Yes, that is a lame title for today’s bloggy thing. I could blame
it on SAD (Seasonal affective disorder), but the truth is that I’m
juggling family, holiday, and work matters, neglecting to get much
needed sleep, and wishing my loved ones would stop asking me what
I want to do for my 60th birthday next week.
For weeks, “hookers and blow” has been my answer to that question.
I figured such an annoying answer would get people to stop asking
the annoying question. Of course, realistically, given my advanced
years, I shouldn’t attempt anything more risque than a Victoria’s
Secret catalog and Metamucil.
Damn. I should have used “Hookers and Blow” as today’s title. My
views would have gone through the roof.
Here’s what I have for you today.
Cartoon Network aired a one-hour preview of the CGI-animated Green
Lantern series on November 11. I watched it over the weekend and
was mildly impressed.
“Beware My Power” has Hal Jordan and Kilowog traveling to a distant
galaxy to investigate the deaths of Green Lanterns there. Though
the killers are from DC comic books, I’m not going to identify them
in what I hope will be a mostly spoiler-free review.
The minuses in this episode were the portrayal of Hal Jordan. He’s
a jerk and he doesn’t think through his actions before committing
to them. Alas, the Guardians of the Universe are no better. Most
of the problems and tragedies that occur could have been prevented
with a little forethought.
The plus is that writers James Krieg and Ernie Atbacker brought
considerable heart and heroism to the final act of this episode.
So much so that I’ll continue watching the series when it commences
its ongoing run sometimes next year.
I also watched part of the Batman Year One animated feature, which
my son Eddie had rented from Netflix. I liked what I watched, so
I’ll watch and review the film soon. If any of my bloggy readers
have other comics-related films or cartoons they want to recommend
to me, now would be an excellent time to do so.
released on DVD. I do remember watching and presumably liking this
show, which starred Marty Ingels and John Astin as carpenters, but
I remember nothing else about it. Not even that Mrs. Dickens was
played by Emmaline Henry, though, on seeing her name, I did recall
she played the perpetually confused wife of Dr. Bellows on I Dream
of Jeannie. I’m on the fence re: buying the DVD set of the show,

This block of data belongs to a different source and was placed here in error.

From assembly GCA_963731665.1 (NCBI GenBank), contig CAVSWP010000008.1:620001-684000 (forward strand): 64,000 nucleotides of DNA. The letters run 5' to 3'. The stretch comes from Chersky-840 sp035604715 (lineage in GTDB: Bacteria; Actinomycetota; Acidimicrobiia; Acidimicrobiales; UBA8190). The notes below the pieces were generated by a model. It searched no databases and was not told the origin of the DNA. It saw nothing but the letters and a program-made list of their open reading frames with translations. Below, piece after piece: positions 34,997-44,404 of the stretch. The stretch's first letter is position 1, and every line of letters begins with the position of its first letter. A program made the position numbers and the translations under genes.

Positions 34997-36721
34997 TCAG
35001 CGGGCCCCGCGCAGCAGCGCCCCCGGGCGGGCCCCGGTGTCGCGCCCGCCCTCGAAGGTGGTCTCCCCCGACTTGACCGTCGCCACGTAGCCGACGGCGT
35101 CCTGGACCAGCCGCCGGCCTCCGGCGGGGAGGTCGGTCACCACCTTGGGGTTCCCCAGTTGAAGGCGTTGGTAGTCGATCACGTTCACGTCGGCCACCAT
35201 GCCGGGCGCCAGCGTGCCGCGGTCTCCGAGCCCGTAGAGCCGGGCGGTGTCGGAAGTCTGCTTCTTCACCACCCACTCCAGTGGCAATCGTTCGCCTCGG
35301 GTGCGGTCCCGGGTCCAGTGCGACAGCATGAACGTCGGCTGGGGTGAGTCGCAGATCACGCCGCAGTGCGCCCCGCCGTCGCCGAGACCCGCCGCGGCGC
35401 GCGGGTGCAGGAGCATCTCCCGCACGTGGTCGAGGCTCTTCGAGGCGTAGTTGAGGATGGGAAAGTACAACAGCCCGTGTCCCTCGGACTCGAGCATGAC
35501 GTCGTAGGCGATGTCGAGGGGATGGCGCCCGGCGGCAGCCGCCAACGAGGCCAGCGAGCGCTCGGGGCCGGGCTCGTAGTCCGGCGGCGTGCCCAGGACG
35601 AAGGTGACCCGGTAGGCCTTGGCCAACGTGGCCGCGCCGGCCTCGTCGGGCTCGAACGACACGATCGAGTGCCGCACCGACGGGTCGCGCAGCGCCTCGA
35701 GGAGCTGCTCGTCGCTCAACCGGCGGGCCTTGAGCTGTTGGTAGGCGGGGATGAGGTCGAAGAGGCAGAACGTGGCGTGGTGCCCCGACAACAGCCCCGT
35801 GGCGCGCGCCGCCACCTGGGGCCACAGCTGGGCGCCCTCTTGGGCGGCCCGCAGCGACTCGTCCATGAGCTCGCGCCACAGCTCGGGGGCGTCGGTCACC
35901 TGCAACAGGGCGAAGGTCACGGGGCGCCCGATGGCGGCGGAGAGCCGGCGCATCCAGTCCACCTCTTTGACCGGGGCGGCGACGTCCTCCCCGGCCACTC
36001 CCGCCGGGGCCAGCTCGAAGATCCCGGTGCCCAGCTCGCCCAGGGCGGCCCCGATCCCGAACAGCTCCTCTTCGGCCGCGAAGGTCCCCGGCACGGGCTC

but, seeing a reasonably-priced copy of I’m Dickens...He’s Fenster
#1 [Dell; May-July, 1963], I bought it.
Drawn by Henry Scarpelli - the writer’s unknown - this first of two
issues is your standard 36-page Dell TV series adaptation. It has
a photo cover, a one-page gag strip on the inside front cover, a
half-page gag strip on the inside back cover, and a 32-page story
He and Arch Fenster are hired by a scientist to do some carpentry
work at the scientist’s house/laboratory. The scientist has built
a robot. The guys activate said robot and then try to program it to
their work. Scarpelli’s lively drawings deserved a much better and
I don’t know if “Harry as inventor” was part of the TV series. As
I said, I have no memory of the show beyond knowing who the leads
were. If I do cave to my nostalgic impulses and buy the DVD set,
aka the tax-deductible DVD set, I’ll review it in a future bloggy
thing. Because then it’ll be tax-deductible. It’s another one of
those circles of life situations.
Here’s something I just learned recently:
Jack Sparling, the prolific comic-book and newspaper strip artist
whose career spanned five decades from the 1940s to the 1980s, was
born in Winnipeg, Manitoba. I can’t remember why I was researching
Sparling, but his birthplace was cited on Wikipedia.
When I learned this, I made a quick visit to the website of the Joe
Shuster Awards, which are named for the co-creator of Superman and
which honor Canadian comics artists.
Sparling has not yet been inducted into the Joe Shuster Awards Hall
of Fame and he really does belong there. The artist drew hundreds
of comic-book stories for publishers like Harvey, Dell, Marvel, DC,
Classics Illustrated, Charlton, and many others. His work on DC’s
Secret Six and the DC mystery titles was energetic and unlike any
of their other artists. The older I get, the more I appreciate the
individual styles over the house styles.
So here’s my tip to the fine folks who administer the Joe Shuster
Awards. Sparling is a most worthy candidate for your Hall of Fame.
Please make it so.
On my Facebook page, in response to my comments about the Fan/Pro
Bill of Rights, Mike Curry wrote:
Any "outside-of-a-con" rules coming up? If I spot you eating in a
restaurant with your family when is a good time to ask for a
signature? Never? Between courses? When finished? No, seriously!
With Facebook pics, your fans can recognize you on the street and,
if I am coincidentally carrying a copy of Black Lightning #1 and a
Sharpie while passing you on the sidewalk...
Honestly, I’d be so surprised one of my readers recognized me that,
depending on the circumstances and location, I’d probably be happy
to sign something for them. Just use your best judgment as to the
time and place. If I’m being carried into an emergency room on a
stretcher, not a good time. If I’m at a public event, much better.
If I’m eating at a restaurant, not the greatest but not necessarily
a deal breaker. If I’m disarming a bomb, really not a good time or
place. Use your best judgment. Just the fact that you’re walking
around with a copy of one of my Black Lightning comic books clearly
establishes you as a person of high intelligence.
I’ll be back tomorrow with more stuff.
© 2011 Tony Isabella